3. Coker, A. L., Pope, B. O., Smith, P. H., Sanderson, M., & Hussey, J. R. (2001). Assessment of clinical partner violence screening tools. J Am Med Womens Assoc, 56(1), 19–23.PubMedGoogle Scholar
  4. Cordova, J. V., Jacobson, N. S., Gottman, J. M., Rushe, R., & Cox, G. (1993). Negative reciprocity and communication in couples with a violent husband. J Abnorm Psychol, 102(4), 559–564.CrossRefPubMedGoogle Scholar
  5. Dutton, D. G. (2006). Rethinking domestic violence. Vancouver: UBC.Google Scholar
  6. Edwards, A. L. (1957). The social desirability variable in personality assessment and research. Ft Worth: Dryden.Google Scholar
  7. Follingstad, D. R. (2007). Rethinking current approaches to psychological abuse: Conceptual and methodological issues. Aggress Violent Behav, 12(4), 439–458.CrossRefGoogle Scholar
  8. Follingstad, D. R. (2011). A measure of severe psychological abuse normed on a nationally representative sample of adults. Journal of Interpersonal Violence (in press).Google Scholar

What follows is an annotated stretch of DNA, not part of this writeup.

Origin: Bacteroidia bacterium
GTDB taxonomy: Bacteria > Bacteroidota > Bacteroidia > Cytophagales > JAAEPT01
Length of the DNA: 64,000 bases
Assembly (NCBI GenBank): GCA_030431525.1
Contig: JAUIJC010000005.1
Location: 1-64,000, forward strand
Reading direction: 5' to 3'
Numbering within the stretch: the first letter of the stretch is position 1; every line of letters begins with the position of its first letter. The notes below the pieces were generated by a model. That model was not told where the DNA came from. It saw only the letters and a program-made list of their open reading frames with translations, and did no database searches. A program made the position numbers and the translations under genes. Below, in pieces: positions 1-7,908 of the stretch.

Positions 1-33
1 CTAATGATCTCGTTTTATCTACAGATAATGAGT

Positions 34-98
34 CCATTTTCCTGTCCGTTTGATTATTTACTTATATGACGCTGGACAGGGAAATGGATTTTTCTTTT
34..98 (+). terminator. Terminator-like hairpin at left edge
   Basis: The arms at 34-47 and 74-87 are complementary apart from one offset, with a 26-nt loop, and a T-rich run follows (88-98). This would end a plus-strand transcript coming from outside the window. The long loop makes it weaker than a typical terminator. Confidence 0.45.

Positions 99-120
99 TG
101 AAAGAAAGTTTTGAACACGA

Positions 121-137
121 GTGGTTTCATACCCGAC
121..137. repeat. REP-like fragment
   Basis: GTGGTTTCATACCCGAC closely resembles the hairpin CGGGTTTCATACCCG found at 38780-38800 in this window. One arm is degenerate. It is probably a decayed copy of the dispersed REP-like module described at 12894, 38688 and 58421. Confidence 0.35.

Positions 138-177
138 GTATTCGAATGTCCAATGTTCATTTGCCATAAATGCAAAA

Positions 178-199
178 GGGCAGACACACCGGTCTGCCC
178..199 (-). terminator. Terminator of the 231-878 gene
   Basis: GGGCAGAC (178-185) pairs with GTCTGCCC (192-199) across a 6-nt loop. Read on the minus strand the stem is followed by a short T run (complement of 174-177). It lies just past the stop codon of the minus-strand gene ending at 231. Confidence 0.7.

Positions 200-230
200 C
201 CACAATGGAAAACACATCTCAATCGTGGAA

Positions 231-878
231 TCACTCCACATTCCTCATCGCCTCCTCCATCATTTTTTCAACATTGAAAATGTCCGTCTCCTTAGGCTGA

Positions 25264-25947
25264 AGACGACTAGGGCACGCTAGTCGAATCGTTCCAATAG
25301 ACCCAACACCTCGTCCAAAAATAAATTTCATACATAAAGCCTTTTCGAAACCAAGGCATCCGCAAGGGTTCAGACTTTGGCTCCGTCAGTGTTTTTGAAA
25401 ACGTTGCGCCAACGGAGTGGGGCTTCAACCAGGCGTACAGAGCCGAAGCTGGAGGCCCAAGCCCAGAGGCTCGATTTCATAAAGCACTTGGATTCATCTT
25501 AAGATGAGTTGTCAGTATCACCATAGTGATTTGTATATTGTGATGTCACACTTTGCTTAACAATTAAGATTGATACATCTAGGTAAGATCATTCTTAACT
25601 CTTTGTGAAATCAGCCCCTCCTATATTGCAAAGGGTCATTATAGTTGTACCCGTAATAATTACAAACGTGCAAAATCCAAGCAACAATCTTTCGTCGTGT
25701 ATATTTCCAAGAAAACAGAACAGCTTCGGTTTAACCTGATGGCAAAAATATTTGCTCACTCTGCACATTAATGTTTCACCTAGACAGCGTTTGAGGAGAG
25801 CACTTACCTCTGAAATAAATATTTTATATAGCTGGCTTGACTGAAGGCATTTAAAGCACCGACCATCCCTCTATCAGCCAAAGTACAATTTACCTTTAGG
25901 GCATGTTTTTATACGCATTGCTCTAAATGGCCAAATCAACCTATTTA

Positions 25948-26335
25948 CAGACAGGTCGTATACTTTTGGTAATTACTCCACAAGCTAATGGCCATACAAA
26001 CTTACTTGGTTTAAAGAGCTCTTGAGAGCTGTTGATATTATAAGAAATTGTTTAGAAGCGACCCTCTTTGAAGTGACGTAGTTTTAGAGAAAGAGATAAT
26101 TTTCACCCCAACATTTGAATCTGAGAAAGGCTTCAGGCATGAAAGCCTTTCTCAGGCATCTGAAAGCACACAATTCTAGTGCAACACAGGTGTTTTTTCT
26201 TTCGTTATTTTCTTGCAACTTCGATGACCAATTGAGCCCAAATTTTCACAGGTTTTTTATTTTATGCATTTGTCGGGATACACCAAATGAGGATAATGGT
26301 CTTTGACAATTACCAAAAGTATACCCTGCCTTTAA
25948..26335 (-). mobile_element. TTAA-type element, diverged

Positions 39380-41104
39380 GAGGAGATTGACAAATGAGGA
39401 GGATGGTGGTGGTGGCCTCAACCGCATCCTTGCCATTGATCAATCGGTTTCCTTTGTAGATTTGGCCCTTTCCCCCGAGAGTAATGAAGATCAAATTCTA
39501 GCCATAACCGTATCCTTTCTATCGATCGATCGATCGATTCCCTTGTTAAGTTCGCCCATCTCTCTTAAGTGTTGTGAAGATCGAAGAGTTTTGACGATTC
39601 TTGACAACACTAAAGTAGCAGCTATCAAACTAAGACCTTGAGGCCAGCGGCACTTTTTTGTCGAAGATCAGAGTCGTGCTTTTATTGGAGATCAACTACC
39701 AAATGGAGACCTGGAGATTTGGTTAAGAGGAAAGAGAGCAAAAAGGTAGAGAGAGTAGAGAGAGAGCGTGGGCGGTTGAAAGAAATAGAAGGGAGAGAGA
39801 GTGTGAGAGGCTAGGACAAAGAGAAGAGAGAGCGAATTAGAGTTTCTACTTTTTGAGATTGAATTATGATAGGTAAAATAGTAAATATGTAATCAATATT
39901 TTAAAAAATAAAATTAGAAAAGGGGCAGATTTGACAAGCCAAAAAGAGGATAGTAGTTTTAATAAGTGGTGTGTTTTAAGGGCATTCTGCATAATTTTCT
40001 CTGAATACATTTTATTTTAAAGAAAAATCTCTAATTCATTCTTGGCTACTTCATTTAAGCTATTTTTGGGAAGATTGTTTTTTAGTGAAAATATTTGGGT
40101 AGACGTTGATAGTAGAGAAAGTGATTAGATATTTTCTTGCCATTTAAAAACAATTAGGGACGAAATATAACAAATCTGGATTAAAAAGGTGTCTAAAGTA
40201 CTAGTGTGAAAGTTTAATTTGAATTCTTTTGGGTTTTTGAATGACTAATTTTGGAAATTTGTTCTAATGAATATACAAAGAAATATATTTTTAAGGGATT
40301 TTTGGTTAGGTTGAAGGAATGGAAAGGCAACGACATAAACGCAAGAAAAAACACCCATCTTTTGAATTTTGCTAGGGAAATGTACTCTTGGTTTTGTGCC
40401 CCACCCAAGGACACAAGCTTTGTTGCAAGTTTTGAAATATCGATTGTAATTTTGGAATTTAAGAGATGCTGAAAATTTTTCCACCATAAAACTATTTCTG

9. Follingstad, D. R., Rutledge, L. L., Berg, B. J., Hause, E. S., & Polek, D. S. (1990). The role of emotional abuse in physically abusive relationships. J Fam Violence, 5, 107–120.CrossRefGoogle Scholar
  10. Fraley, R. C., Waller, N. G., & Brennan, K. A. (2000). An item-response theory analysis of self-report measures of adult attachment. J Pers Soc Psychol, 78(2), 350–365.CrossRefPubMedGoogle Scholar
  11. Graham-Kevan, N., & Archer, J. (2003). Physical aggression and control in heterosexual relationships: The effect of sampling. Violence Vict, 18(2), 181–196.CrossRefPubMedGoogle Scholar